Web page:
TikTok owner, Huawei helping China's campaign to repress Uighur Muslims: Report
Beijing : Chinese tech giants including ByteDance, TikTok's parent company, and Huawei Technologies have been found working closely with the Communist Party to censor and surveil Uighur Muslims in China's western region of Xinjiang, according to a report published Thursday.
The new evidence of links between the security apparatus and China's biggest tech companies have come to lights just days after TikTok shut down the account of an American teenager who'd sought to highlight China's human rights abuses in Xinjiang during what began as a make-up video.
After facing huge criticism for deactivating his account, the TikTok reactivated 17-year-old New Jersey high school junior Feroza Aziz's account.
In a released detailed report, experts at the Australian Strategic Policy Institute's International Cyber Policy Centre have found that several Chinese tech companies "are engaged in deeply unethical behaviour in Xinjiang, where their work directly supports and enables mass human rights abuses."
"Some of these companies lead the world in cutting-edge technology development, particularly in the AI and surveillance sectors," Fergus Ryan, Danielle Cave and Vicky Xiuzhong Xu write in the report. "But this technology development is focused on servicing authoritarian needs, and as these companies go global (an expansion often funded by [Chinese] loans and aid) this technology is going global as well."
Some members of Congress have asked American intelligence services to keep a toght eye on TikTok and find out if it poses any national security risk.
Meanwhile, the Trump administration has blacklisted Huawei, concerned that the Chinese government will have access to information that passes through its new 5G technology.
A NDTV report said that ByteDance did not respond to request for comment on the report's findings Thursday afternoon.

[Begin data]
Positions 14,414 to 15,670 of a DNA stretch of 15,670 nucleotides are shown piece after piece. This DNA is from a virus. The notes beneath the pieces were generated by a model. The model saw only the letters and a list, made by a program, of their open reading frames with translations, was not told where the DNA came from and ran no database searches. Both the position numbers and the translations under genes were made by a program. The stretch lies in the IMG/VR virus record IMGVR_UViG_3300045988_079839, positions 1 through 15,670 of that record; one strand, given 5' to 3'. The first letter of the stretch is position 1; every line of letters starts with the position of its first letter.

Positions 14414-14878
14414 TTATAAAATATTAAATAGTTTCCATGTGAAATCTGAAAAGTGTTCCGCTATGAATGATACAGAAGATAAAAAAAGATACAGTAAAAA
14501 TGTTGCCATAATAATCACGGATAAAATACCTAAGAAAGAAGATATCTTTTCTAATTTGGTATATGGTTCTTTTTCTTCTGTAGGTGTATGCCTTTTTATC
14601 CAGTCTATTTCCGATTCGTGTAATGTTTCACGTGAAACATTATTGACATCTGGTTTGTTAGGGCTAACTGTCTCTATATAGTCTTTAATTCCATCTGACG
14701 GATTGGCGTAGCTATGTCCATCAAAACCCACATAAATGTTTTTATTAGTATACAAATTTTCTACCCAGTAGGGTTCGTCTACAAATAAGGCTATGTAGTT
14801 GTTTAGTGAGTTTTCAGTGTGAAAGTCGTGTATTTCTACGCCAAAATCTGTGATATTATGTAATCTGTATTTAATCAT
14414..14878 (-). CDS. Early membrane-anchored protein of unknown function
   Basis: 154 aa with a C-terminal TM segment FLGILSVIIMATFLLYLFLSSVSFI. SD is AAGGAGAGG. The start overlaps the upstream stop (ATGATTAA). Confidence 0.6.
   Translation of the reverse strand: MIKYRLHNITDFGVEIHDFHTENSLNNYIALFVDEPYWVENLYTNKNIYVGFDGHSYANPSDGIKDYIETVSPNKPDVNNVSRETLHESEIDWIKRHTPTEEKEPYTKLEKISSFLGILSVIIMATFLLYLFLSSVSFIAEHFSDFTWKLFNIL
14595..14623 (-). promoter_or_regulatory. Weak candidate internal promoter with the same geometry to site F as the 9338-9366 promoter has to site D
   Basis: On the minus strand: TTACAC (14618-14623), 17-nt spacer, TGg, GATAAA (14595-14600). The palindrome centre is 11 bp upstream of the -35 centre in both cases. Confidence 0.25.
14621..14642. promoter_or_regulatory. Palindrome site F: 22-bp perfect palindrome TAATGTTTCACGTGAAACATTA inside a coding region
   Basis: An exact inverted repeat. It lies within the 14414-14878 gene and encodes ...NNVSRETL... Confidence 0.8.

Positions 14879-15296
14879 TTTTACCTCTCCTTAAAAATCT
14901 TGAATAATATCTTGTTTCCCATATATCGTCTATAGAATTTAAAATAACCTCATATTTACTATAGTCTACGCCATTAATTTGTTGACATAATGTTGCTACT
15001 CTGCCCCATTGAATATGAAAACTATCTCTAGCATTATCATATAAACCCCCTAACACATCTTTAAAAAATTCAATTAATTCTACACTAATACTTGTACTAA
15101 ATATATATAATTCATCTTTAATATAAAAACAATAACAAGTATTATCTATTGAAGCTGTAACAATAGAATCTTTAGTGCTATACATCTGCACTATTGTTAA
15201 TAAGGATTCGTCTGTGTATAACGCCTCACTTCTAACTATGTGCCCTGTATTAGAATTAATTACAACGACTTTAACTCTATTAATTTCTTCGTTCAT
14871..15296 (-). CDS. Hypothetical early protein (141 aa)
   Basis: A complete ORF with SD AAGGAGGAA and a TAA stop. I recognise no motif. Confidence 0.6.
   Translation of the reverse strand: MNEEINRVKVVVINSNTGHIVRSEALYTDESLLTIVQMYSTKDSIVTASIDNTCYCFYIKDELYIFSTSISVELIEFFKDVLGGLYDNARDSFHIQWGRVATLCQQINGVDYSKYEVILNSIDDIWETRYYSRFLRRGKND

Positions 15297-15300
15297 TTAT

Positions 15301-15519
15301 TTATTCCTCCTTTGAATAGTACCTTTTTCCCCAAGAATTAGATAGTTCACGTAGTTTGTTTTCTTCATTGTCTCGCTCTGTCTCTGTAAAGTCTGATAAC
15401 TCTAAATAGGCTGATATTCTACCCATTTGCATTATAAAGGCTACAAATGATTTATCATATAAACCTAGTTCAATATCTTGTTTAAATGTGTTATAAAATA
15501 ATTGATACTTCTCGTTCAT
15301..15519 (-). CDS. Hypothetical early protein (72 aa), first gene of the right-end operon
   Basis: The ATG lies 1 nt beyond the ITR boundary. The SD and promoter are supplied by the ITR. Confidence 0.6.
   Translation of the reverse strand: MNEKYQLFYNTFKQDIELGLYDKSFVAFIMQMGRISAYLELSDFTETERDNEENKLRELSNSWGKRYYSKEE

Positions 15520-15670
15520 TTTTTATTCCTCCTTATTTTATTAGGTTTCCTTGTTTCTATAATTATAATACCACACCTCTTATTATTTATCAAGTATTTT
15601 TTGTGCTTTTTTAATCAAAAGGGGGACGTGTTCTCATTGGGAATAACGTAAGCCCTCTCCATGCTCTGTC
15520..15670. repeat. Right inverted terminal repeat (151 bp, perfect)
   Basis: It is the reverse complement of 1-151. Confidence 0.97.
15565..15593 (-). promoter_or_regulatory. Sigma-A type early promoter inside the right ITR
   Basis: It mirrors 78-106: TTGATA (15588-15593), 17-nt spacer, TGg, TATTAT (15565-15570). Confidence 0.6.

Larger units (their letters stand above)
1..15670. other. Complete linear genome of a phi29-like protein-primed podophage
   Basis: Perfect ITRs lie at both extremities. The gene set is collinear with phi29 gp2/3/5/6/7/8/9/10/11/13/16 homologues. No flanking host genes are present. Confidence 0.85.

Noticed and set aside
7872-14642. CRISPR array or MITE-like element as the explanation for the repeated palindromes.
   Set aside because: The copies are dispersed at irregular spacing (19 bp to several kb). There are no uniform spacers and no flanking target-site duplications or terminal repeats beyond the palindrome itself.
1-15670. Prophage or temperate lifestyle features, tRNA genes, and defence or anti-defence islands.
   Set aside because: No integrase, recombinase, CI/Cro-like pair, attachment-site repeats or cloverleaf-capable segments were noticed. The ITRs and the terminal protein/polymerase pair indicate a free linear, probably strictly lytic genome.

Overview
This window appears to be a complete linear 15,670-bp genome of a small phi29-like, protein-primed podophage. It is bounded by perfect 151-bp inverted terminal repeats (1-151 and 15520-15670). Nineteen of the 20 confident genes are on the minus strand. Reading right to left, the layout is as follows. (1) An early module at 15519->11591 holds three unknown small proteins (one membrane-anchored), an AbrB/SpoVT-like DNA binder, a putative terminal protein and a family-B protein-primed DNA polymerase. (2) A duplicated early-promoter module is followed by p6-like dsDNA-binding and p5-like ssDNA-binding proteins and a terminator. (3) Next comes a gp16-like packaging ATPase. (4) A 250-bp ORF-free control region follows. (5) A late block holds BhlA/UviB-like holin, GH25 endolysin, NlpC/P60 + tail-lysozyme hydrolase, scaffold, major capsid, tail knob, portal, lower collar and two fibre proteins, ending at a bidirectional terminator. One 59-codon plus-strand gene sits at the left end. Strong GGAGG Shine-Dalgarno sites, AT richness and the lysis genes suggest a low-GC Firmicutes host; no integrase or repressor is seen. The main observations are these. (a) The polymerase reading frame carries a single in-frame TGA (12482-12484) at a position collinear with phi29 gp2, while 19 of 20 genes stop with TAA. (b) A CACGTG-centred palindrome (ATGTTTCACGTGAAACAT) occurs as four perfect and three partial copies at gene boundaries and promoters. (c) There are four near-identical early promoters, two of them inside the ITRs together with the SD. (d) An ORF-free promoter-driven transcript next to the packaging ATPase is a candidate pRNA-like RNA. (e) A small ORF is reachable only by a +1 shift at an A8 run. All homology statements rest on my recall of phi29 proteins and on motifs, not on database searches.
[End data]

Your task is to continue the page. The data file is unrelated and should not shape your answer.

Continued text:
The report said the company has been "collaborating" with the Chinese government to disseminate its propaganda about Xinjiang.
Xinjiang Internet Police began working with Douyin, the local version of TikTok, last year and built a "new public security and Internet social governance model" in 2018. Then in April, the Ministry of Public Security's Press and Publicity Bureau signed a strategic cooperation agreement with ByteDance to promote the "influence and credibility" of police departments nationwide, the ASPI experts said.
The agreement also reportedly says ByteDance will increase its offline cooperation with the police department, although the details of this cooperation are not clear.
ByteDance spokeswoman Anna Wang said that security services can open accounts on its social media apps, but that ByteDance "does not produce, operate or disseminate any products or services related to surveillance."
"Douyin allows individuals, organisations and institutions, including civic and law enforcement groups, to set up user accounts," she said. "This practice is comparable to how social media platforms in other countries allow similar organisations, including law enforcement, to create accounts for purposes such as crime prevention alerts."